Former University of Minnesota Professor remembers Apollo 11 Mission

Dr. Robert Pepin one of the first scientists to study examples of Moon's surface

Susie Jones
July 19, 2019 - 10:07 am

(Photo by Space Frontiers/Getty Images)

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There is a lot of excitement surrounding the 50th anniversary of the Apollo 11 Moon Landing.  Among those taking a special interest is a former University of Minnesota Physics Professor.  He specialized in the study of meteorites, at least until we went to the Moon.  Then everything changed.   

Click here to relive WCCO Radio's coverage of the Apollo 11 Moon landing here. 

In 1969, Doctor Robert Pepin was one of the first scientists in the world to study samples of the Moon's surface.

"My job for (Apollo) 11 was simply to analyze the samples that had been allocated to me and my colleague, Professor Murphy in Geology", said Pepin.  "I went down to use the couple of samples. People were just excited about this whole exploration project. So I picked up our samples and came back under police guard!  I might say from the time we left the airplane until we got on campus, we rode in a police car." 

Despite all of the media coverage of the event, there were actually people who disputed the legitimacy of the material.

RELATED: Apollo 11 image gallery...see some of the shots sent back from NASA's first trip to the Moon.

Pepin told WCCO, "The most disparaging comment I got was, how do you know they're lunar? They looked like things that I'd pick up on my driveway.  But, we knew that they had been exposed to space. We knew they'd been exposed on the surface of the moon to the solar wind. So there was no question. They are lunar samples, but they really didn't look spectacular enough for a lot of the people who saw them."

So, what did this professor learn about when Apollo 11 returned with samples of the surface?   

"It turns out that the Moon, without an atmosphere, is open to irradiation by the stream of particles coming out from the Sun called the Solar Wind.  And they implanted themselves in the surface material that was brought back", Pepin told WCCO's Susie Jones.  "And so our first analysis showed this huge amount of gas, which didn't come from the Moon at all. It came from the Sun. But the upside of that was that we were able to use that to actually, for the very first time, delineate what the composition of the Sun was and therefore what the composition of that original primordial stuff around the Sun, and what the other planets formed from."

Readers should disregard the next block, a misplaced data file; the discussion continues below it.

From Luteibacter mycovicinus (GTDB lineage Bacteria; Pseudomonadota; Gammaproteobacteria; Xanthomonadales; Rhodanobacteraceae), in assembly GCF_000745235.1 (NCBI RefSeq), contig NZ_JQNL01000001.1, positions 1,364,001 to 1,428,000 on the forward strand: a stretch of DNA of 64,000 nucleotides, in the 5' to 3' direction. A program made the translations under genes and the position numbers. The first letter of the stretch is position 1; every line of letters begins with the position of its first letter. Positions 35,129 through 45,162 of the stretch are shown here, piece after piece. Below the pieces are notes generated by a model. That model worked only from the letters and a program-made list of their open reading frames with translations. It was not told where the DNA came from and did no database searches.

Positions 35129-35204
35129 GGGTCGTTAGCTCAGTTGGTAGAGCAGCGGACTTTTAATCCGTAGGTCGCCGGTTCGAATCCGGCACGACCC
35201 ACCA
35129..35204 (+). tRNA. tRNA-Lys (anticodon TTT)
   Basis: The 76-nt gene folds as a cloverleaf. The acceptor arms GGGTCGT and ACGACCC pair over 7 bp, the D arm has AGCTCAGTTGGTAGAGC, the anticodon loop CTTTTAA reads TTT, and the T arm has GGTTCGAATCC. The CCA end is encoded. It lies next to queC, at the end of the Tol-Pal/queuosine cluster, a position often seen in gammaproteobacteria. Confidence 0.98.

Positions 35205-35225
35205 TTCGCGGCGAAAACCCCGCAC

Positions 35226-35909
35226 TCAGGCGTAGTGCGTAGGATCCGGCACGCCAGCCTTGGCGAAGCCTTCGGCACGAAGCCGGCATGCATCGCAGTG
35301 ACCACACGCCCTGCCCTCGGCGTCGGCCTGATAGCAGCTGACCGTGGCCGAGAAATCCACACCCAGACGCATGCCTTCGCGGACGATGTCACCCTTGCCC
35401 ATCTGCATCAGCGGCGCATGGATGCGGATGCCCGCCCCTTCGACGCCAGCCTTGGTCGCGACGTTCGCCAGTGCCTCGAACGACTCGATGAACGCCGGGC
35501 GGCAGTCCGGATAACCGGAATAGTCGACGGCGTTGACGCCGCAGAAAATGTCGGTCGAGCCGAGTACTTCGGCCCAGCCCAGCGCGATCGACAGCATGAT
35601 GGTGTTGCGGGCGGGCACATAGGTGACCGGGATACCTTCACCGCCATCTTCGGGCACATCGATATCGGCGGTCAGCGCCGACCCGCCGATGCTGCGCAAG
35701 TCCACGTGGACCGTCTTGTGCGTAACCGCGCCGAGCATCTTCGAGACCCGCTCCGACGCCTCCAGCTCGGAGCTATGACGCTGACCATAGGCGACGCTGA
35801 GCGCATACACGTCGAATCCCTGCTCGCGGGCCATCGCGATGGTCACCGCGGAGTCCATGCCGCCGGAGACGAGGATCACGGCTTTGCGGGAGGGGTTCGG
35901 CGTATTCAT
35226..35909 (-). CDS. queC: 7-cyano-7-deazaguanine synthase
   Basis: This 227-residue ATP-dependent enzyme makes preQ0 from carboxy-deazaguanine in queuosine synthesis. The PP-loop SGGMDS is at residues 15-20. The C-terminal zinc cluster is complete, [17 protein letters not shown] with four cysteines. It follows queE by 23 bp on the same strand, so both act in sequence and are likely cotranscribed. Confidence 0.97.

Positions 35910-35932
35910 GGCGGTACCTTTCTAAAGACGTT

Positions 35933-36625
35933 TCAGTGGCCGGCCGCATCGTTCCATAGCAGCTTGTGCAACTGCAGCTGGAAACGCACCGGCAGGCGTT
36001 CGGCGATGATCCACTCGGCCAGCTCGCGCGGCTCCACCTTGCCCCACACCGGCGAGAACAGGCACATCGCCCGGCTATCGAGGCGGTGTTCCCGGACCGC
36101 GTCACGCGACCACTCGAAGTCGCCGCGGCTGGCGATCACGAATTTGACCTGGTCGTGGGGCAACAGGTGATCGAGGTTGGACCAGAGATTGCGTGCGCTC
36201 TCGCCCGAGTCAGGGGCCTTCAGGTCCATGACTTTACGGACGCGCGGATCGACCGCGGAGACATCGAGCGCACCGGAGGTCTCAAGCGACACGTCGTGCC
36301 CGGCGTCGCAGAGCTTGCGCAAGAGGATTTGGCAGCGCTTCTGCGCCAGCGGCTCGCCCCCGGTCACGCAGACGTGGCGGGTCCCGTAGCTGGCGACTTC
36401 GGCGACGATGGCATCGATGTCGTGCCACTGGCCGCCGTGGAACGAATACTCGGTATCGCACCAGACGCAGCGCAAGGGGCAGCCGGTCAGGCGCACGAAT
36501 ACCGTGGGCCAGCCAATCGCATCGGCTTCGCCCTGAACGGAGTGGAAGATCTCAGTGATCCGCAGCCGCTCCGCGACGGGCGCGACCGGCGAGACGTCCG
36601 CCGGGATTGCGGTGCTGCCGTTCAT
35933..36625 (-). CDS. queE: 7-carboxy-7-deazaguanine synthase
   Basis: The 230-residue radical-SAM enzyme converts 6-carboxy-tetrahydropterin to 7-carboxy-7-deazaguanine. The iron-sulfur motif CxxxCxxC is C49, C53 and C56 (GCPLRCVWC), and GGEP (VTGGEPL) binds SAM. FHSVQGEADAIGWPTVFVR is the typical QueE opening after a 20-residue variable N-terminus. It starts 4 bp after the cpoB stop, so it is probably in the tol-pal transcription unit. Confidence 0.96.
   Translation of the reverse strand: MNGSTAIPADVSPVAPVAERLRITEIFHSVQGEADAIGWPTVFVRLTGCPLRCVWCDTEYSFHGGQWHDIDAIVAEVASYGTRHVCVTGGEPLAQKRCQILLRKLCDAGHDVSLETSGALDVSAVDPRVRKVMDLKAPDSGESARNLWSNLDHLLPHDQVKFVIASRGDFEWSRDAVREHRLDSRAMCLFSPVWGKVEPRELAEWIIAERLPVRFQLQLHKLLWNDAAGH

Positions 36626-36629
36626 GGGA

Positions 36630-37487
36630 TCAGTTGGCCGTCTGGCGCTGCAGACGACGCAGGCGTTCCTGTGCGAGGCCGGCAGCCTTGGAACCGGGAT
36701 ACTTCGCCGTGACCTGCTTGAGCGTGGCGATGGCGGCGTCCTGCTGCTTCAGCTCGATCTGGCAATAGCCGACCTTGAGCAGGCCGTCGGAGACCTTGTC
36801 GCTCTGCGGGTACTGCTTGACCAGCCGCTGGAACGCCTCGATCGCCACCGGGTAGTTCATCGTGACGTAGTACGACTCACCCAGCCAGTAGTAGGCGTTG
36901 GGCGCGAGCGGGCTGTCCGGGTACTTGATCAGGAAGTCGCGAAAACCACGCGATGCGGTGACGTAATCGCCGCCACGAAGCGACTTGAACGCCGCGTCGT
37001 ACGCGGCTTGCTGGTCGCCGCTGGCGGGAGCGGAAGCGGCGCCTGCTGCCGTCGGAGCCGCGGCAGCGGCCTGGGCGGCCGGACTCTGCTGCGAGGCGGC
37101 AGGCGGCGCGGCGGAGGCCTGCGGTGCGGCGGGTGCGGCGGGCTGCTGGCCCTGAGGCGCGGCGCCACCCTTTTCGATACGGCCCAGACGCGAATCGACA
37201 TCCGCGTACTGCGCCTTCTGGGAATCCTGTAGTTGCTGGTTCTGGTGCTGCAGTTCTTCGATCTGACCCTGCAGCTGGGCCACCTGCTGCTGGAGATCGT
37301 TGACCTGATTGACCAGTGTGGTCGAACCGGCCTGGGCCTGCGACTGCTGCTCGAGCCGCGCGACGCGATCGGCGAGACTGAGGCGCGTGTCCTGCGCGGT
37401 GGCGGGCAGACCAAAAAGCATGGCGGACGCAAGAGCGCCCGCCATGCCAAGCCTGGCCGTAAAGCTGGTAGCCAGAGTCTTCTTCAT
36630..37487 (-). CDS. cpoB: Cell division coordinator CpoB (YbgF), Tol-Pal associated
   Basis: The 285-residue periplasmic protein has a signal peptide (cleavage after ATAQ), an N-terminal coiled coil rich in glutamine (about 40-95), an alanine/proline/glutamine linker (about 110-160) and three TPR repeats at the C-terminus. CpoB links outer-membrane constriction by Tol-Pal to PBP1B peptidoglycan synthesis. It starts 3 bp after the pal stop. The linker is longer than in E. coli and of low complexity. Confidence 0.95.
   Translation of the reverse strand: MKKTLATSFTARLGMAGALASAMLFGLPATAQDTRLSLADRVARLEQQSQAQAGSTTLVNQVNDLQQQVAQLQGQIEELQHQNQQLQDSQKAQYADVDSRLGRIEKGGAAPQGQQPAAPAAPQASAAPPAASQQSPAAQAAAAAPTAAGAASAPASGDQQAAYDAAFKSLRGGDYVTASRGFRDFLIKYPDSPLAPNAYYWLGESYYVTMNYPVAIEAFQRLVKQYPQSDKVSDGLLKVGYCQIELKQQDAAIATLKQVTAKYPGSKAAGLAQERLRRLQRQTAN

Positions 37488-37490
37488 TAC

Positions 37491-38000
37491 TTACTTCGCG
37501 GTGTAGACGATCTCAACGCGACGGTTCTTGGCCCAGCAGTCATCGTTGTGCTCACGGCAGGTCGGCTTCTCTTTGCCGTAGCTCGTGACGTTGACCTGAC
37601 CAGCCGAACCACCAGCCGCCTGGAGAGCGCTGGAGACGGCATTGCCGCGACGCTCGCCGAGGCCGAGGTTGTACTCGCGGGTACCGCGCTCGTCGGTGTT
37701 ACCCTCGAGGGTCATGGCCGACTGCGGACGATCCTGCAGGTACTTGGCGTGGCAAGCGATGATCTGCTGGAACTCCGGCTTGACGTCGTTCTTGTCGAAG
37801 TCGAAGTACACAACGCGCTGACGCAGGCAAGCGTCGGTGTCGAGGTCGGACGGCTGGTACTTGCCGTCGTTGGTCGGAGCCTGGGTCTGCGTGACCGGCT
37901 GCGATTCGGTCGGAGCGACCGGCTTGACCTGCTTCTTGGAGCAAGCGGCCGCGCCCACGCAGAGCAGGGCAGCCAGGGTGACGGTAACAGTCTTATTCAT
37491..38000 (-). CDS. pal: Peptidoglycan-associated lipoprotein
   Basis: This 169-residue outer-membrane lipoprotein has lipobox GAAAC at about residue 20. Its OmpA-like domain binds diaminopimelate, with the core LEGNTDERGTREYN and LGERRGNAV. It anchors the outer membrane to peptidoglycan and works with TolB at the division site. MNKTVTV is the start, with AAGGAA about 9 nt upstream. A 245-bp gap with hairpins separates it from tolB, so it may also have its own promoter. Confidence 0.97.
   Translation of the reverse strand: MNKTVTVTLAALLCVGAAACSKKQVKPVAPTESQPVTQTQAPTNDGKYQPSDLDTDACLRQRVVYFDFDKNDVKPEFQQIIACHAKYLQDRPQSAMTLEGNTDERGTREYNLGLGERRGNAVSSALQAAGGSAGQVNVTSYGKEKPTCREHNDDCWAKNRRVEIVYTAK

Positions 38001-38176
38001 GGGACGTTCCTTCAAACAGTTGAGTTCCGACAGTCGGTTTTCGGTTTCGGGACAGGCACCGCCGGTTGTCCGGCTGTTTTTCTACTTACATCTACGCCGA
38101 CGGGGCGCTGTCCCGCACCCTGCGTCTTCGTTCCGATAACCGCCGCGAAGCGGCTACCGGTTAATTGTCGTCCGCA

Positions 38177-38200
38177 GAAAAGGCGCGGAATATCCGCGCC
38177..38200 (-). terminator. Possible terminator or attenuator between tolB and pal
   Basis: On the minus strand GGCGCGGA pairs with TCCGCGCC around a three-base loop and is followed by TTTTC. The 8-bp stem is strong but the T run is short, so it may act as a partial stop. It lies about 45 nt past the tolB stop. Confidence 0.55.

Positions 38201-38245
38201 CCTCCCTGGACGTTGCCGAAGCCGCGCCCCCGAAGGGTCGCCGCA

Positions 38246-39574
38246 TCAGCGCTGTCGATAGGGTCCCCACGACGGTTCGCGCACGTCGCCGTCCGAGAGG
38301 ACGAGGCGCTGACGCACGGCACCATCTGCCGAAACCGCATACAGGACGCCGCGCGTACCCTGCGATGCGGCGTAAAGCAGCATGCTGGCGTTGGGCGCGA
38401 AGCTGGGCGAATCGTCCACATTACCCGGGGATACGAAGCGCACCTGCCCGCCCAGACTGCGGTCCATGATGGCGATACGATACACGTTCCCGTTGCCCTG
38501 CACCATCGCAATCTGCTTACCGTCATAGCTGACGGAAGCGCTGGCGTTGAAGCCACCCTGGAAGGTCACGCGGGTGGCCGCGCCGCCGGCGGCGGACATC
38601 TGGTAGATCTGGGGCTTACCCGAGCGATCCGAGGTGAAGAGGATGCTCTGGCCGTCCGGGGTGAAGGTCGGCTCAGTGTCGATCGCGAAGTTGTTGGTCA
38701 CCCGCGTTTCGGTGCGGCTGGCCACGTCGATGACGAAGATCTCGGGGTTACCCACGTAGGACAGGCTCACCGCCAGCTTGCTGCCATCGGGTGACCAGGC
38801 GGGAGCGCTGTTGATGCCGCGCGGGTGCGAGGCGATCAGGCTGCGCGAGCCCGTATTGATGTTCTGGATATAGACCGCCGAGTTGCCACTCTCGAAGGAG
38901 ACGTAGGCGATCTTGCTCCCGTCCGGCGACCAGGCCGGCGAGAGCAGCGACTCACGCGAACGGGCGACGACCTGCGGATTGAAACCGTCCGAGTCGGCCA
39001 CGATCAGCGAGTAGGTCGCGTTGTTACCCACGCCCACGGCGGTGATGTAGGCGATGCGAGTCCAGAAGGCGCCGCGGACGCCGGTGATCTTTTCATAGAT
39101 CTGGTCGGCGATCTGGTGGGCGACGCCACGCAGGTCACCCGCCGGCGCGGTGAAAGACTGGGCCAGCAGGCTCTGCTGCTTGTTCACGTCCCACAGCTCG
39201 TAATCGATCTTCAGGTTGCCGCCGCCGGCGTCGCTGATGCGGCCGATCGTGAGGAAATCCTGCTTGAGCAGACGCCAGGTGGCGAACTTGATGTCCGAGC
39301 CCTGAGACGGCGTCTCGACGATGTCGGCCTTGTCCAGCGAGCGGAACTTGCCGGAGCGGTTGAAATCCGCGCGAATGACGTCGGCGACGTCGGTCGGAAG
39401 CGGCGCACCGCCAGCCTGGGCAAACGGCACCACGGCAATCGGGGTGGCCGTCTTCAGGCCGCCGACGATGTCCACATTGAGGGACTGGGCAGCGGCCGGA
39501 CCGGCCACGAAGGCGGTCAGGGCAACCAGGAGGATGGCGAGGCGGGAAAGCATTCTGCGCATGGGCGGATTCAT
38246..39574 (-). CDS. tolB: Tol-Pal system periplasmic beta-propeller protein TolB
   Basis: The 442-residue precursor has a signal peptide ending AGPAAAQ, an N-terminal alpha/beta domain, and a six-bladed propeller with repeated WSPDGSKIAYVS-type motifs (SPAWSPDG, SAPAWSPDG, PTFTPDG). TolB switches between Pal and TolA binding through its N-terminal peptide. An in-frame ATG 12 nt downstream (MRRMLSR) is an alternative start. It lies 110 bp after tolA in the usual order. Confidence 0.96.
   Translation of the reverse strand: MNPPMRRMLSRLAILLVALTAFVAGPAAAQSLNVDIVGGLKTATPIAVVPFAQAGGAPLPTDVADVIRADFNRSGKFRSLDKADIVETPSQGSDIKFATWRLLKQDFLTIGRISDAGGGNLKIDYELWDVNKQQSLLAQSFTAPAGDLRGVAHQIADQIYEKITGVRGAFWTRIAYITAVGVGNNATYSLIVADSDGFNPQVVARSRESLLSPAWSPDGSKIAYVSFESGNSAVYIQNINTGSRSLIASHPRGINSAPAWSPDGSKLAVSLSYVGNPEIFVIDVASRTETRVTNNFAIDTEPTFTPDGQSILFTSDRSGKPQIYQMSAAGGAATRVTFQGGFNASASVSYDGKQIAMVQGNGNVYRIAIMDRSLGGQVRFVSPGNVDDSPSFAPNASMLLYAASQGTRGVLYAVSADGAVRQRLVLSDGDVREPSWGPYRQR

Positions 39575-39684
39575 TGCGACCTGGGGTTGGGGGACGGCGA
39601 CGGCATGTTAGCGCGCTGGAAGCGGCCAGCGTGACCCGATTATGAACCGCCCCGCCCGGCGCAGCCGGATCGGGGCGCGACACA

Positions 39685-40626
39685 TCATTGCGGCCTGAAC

Dr. Pepin says he went on to become more involved in the following Apollo missions, even directing astronauts as to which parts of the Moon he wanted material from.

"One of my tasks was to brief the astronauts before each launch about what the most important samples and where they should look for them", said Pepin.  "And they got lots of questions and because in the early days, the astronauts were primarily jet pilots and engineering people and their interests in the science was sort of moderate. It wasn't until Apollo 15 when Dave Scott was commander.  He had a really genuine interest in science.  And Apollo 17 where the one astronaut that I do know fairly well, Harrison Schmidt, was actually a geologist.  And he had to learn how to fly a jet plane and go through all of the physical rigors of preparation for space and that sort of thing. They put him in a centrifuge and all sorts of things. And he survived all that, and got to walk on the Moon."

(Photo by Space Frontiers/Getty Images)

Susie asked the professor if we should go back.  Is there more to learn? 

"Well, there's a lot to learn. This whole question of ice on the Moon, for example, in the northern shadowed regions.  That's important in terms of resources for not only future missions to the Moon, but using the Moon as a jump off a spot for Mars. Because you have the makings of fuel as long as you have water.  You also have the makings for a more or less a permanent settlement there. If you can tap into a water supply now the question is why would you do this? Well, the reason is we've explored maybe 0.01% of the lunar surface, just the small areas around each of the landings.  What else is there?  What is there on the far side for example, which is all mountainous?  There are all the big impacts on that side and so the question is why.  Now again, you have a curiosity question coming up here. We'd like to understand what happened to the Moon. And some of that exploration will really need people on the Moon."

When asked about Mars, Professor Pepin said, "Now, Mars, we're already exploring Mars robotically.  Eventually you'll need people there too. That's a big undertaking. That's a long way away. And it probably won't happen for, I would guess several decades, but it will happen. So the message for the kids who are interested in space is don't hold your breath, but it will happen before you go."

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